Saudi royal air force butchering Yemeni farmers


This 23 August 2017 video is called Dozens killed as Saudi-led coalition strike hits hotel near Sanaa, Yemen.

From daily The Morning Star in Britain:

Yemen: Scores die in air strikes by Saudi forces

Thursday 24th August 2017

AT LEAST 71 people were killed yesterday morning in a series of air strikes by Saudi-led forces in Yemen, news agency Saba reported.

A 3am attack on a hotel, Bayt al-Edhari in Arhab district, killed at least 50 people, who local doctors said were all farmers of the stimulant qat.

Physician Ali al-Rakmi, who was helping with rescue efforts, said that there had been more than 100 people inside at the time of the attack.

Fahd Marhab, head of the Umrah hospital six miles away, said there were no wounded and that all the people in the hotel were killed in the 3am air strike. …

Another air strike hit Sanhan, just south-east of the capital, killing at least six civilians and wounding 15 others.

Other air raids hit the Khashm al-Bokra area of Bani Hushaesh district, damaging houses and farms.

Reports indicate that approximately 100 farmers were sleeping in the two-story building in Arhab at the time that it was blown up: here.

Saudi economic future looks bleak amid falling oil prices: here.

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Saudi regime killing Yemeni hotel workers, guests


This video from the USA says about itself:

Saudi Arabia Bombing Yemen To Quell Demonstrations for Democracy

24 August 2016

The Saudi-led coalition is not just trying to deter Houthi leaders; they want to ensure that pro-democratic Yemeni demonstrations don’t touch the rest of the Arabian peninsula, says Bilal Zenab Ahmed of http://Souciant.com.

Translated from Dutch NOS TV today:

Two air strikes in Yemen have killed thirty people. Dozens of people got injured.

The attacks took place north of the capital Sanaa. Most of the victims were in a hotel hit by one of the attacks. …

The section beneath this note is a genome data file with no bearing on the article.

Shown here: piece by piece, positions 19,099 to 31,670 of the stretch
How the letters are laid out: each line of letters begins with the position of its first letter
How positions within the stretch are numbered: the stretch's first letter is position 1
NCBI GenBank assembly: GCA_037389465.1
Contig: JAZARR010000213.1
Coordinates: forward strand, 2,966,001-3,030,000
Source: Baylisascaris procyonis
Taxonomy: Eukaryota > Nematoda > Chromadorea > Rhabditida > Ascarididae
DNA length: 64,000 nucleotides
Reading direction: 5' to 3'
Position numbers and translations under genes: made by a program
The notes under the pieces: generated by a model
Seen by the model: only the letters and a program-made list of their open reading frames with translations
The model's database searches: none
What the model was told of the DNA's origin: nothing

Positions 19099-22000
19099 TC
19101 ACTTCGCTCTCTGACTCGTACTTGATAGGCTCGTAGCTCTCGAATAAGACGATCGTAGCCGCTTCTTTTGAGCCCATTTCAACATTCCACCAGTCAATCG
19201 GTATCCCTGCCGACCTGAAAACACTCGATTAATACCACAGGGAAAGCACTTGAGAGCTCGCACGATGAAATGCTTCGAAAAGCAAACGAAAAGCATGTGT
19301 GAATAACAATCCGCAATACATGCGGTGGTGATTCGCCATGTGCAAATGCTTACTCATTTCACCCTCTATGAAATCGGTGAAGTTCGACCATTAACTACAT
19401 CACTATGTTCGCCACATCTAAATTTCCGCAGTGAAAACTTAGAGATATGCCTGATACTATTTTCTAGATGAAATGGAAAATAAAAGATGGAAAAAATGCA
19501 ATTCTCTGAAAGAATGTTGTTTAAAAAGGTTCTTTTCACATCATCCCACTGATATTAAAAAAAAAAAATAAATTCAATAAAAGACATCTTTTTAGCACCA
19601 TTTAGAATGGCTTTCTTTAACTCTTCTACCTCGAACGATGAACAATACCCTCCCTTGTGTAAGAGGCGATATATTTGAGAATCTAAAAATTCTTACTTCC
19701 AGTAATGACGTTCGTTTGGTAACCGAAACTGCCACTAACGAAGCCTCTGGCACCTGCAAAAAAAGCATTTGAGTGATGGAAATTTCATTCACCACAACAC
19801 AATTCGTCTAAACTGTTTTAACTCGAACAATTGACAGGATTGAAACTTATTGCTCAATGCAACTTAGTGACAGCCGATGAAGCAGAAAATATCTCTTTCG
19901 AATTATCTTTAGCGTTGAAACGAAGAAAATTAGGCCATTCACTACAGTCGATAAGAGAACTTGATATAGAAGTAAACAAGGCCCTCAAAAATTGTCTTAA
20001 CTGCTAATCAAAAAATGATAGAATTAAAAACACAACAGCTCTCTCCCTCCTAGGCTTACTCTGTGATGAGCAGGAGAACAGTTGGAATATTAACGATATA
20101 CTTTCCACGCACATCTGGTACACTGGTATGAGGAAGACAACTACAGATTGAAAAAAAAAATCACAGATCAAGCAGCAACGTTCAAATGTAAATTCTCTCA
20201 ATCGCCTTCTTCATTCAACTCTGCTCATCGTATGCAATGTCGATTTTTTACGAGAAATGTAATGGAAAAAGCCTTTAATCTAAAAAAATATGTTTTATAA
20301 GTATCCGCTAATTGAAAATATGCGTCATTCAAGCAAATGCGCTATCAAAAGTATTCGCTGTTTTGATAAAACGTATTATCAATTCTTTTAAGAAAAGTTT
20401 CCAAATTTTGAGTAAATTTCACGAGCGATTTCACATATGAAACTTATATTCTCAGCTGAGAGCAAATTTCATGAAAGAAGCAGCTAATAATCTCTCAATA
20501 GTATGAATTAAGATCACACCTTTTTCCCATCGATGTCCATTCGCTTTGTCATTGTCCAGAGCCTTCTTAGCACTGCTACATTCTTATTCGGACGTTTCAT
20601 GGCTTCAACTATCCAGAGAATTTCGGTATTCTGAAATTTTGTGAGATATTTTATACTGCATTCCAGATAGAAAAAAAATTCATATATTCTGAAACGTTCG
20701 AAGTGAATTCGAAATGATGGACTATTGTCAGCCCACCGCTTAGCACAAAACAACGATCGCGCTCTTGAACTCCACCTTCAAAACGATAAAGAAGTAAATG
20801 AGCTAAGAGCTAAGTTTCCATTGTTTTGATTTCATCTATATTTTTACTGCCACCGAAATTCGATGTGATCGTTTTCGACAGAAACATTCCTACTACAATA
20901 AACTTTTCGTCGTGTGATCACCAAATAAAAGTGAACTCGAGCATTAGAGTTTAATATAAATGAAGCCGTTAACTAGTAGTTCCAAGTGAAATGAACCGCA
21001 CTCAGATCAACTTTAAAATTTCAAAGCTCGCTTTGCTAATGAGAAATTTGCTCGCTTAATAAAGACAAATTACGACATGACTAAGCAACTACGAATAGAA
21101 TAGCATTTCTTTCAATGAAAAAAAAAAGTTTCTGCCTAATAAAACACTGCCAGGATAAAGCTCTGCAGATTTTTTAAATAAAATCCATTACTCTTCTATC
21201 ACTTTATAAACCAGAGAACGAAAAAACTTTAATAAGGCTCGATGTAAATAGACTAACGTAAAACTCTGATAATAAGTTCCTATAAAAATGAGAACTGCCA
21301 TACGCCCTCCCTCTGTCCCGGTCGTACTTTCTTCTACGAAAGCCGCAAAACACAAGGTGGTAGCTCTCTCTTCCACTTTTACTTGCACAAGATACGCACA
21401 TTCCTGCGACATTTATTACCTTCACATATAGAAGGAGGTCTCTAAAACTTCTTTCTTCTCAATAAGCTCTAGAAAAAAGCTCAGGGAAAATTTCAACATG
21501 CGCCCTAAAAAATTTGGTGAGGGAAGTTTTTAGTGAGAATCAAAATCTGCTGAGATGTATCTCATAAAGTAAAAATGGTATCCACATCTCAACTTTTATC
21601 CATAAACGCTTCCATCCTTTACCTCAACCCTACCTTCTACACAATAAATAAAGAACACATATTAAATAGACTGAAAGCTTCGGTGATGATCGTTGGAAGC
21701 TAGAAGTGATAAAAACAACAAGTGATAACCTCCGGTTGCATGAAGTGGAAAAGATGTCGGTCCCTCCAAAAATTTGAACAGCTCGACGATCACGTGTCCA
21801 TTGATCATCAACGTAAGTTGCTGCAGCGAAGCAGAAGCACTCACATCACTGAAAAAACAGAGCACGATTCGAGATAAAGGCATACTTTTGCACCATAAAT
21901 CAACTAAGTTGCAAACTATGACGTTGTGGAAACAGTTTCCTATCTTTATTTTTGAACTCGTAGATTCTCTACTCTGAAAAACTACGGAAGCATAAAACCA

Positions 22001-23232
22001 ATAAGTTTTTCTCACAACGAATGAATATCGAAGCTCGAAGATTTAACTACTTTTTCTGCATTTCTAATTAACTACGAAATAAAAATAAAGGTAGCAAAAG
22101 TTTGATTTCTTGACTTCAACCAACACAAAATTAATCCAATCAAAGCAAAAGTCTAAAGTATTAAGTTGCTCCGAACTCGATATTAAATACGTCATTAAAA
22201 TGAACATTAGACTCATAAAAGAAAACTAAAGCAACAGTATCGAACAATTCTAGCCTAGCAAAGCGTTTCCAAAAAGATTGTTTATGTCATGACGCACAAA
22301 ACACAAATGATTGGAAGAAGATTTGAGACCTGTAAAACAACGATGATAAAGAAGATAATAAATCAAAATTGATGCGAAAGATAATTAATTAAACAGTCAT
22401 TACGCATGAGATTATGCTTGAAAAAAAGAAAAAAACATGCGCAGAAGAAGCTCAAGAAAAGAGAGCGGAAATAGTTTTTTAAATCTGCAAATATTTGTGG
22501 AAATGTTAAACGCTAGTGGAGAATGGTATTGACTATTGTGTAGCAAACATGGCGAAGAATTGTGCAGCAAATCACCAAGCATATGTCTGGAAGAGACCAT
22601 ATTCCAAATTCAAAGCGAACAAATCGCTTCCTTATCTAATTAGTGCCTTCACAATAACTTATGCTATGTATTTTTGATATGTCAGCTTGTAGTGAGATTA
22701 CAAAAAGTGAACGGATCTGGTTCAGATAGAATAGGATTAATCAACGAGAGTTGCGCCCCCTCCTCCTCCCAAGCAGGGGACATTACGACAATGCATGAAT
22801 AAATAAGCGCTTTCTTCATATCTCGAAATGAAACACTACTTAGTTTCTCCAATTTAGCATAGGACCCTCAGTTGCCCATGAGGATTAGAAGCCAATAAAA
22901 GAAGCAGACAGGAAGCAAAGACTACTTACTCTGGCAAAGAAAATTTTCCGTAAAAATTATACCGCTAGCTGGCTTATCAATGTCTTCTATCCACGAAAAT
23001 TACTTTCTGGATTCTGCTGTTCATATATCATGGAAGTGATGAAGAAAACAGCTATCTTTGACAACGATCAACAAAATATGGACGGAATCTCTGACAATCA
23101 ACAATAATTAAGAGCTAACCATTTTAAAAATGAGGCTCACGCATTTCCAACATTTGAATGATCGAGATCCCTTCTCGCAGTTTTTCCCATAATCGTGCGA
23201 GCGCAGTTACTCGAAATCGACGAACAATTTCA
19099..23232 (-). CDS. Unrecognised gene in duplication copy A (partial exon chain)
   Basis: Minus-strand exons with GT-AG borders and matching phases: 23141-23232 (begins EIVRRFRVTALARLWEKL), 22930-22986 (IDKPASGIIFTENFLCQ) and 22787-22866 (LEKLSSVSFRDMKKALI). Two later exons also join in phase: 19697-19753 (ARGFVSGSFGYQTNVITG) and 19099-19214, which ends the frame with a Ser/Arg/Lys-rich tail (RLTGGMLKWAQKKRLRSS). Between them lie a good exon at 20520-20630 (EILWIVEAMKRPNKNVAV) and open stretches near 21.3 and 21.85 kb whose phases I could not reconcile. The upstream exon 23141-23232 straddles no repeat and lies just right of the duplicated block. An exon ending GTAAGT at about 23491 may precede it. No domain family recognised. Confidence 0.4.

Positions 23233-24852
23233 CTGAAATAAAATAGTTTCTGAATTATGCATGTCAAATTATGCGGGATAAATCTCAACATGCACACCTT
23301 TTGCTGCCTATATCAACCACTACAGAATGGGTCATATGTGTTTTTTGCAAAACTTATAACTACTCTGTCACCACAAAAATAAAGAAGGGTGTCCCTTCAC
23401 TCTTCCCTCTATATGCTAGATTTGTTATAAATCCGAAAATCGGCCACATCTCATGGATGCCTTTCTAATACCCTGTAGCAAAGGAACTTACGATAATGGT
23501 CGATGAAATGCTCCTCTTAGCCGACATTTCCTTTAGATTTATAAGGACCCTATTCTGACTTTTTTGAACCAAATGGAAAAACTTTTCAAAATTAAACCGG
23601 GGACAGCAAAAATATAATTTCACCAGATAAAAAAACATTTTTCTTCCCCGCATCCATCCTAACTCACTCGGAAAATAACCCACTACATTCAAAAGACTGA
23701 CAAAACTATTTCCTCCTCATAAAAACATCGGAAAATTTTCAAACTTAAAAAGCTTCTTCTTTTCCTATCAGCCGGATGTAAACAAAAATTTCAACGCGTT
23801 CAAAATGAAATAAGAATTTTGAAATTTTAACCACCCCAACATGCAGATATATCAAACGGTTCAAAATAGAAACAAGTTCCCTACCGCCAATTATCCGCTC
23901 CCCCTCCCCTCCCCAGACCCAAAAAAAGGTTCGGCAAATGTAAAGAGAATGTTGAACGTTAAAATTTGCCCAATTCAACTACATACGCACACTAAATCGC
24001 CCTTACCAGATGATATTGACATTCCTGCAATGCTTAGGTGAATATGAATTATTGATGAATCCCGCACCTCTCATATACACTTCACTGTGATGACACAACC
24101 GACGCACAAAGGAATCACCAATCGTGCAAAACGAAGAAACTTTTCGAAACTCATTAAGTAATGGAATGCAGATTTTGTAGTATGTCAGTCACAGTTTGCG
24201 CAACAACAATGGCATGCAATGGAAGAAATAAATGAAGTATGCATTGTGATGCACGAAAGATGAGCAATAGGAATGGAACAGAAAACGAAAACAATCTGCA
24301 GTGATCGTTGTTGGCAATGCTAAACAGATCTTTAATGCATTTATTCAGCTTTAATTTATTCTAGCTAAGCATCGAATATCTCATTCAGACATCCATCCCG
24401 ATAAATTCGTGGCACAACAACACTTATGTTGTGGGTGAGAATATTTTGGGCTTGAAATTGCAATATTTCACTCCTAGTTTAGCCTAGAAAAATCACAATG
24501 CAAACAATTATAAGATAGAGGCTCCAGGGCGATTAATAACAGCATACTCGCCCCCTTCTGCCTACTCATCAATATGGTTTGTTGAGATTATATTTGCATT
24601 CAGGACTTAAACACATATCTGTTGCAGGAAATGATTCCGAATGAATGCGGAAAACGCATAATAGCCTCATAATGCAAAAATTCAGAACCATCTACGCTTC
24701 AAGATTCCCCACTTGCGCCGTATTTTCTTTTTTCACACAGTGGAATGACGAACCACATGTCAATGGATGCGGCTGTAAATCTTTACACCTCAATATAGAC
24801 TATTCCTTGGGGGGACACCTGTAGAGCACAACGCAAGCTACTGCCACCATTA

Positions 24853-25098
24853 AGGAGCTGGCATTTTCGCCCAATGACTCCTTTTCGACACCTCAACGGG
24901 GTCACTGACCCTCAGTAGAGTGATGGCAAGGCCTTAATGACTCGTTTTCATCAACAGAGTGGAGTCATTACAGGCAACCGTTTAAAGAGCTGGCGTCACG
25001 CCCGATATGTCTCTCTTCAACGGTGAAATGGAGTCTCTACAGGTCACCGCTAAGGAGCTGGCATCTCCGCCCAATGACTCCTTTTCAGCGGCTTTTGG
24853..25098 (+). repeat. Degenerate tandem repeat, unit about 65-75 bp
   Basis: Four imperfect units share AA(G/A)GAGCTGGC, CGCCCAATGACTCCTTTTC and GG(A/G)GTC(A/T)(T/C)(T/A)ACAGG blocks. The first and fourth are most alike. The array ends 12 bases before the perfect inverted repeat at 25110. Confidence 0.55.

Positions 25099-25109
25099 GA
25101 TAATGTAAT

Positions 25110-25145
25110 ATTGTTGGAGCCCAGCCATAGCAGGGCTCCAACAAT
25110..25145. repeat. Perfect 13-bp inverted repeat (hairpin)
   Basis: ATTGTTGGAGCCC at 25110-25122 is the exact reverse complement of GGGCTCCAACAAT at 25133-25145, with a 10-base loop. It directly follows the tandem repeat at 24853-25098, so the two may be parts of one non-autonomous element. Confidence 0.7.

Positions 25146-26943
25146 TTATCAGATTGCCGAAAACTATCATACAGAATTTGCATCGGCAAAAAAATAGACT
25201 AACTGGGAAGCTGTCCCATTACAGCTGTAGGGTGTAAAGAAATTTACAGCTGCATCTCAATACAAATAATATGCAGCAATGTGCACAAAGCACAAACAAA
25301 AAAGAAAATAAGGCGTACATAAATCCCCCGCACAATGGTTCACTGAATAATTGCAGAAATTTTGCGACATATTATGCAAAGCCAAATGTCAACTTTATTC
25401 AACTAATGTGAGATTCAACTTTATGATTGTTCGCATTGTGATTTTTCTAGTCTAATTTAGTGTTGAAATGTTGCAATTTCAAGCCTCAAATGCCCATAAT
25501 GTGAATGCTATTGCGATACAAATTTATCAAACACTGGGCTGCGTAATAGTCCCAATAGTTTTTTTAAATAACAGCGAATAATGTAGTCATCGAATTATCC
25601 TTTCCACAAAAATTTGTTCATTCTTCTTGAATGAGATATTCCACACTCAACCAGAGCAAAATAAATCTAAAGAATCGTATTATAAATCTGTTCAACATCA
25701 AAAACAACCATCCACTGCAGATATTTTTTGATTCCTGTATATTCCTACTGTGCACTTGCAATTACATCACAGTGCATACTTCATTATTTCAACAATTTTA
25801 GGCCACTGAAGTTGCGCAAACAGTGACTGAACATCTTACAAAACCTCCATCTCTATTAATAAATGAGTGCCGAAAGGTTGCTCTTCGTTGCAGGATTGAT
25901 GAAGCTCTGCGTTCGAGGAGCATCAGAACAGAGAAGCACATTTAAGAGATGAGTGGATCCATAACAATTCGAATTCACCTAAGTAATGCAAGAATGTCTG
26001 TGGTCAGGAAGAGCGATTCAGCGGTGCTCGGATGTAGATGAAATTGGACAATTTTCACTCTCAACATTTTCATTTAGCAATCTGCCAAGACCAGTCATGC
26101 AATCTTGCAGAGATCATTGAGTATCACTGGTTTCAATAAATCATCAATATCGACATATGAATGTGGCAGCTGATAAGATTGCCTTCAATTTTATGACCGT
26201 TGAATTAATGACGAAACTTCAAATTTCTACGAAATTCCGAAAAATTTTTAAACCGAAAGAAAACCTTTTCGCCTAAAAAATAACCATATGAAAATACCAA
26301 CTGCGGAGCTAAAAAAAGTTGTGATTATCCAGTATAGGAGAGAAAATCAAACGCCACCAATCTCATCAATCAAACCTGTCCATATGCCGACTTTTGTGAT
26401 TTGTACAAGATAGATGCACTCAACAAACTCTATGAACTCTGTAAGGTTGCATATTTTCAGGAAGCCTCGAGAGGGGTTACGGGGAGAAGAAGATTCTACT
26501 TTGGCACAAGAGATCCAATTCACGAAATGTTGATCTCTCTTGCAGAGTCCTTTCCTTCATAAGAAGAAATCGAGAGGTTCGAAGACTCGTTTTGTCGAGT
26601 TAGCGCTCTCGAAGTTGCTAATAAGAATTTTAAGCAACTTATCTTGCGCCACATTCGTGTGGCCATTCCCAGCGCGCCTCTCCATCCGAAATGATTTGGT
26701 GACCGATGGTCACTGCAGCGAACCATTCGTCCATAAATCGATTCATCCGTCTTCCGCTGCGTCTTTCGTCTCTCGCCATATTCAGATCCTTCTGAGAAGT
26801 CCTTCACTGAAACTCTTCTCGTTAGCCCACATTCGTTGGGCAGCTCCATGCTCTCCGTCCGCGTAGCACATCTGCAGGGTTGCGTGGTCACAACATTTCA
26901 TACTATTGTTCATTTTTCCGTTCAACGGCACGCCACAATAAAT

Three million people have become refugees from the violence [of the Saudi war on Yemen].

Saudi regime killing Yemeni children, United Nations say


This video says about itself:

18 October 2016

Heartbreaking: Dying child screaming don’t bury me, in Taiz, Yemen.

From daily The Morning Star in Britain:

Yemen: UN urged to put Saudis on blacklist over child killings

Saturday 19th August 2017

THE Saudi-led invasion coalition is responsible for more than half of all child deaths in Yemen, according to a leaked draft of a report by United Nations secretary-general Antonio Guterres.

The document, which was passed to US news agency Associated Press on Thursday, says the UN has verified that there were 1,340 child casualties last year and attributed 683 — or 51 per cent — to attacks carried out by the coalition.

It also reveals that nearly three-quarters of attacks on schools and hospitals — 38 of 52 — were perpetrated by the coalition.

Saudi Arabia and eight regional allies launched a bombing campaign against Yemen in March 2015 after former president Abed Rabbo Mansour Hadi — whose term had expired — was ousted by a revolt by the Shia Houthis …

US news magazine Foreign Policy reported on Wednesday that UN special representative for children and armed conflict Virigina Gamba intends to recommend that the coalition be added to the list of countries that kill and maim children.

Last year, a UN report blamed the coalition for 60 per cent of 1,953 child deaths and injuries — prompting Saudi Arabia’s addition to the blacklist.

But former secretary-general Ban Ki Moon reversed that decision and removed mention of Saudi Arabia from the report after Riyadh threatened to cut aid funding for Palestine and other projects.

Saudi genocidal war on Yemen


This video says about itself: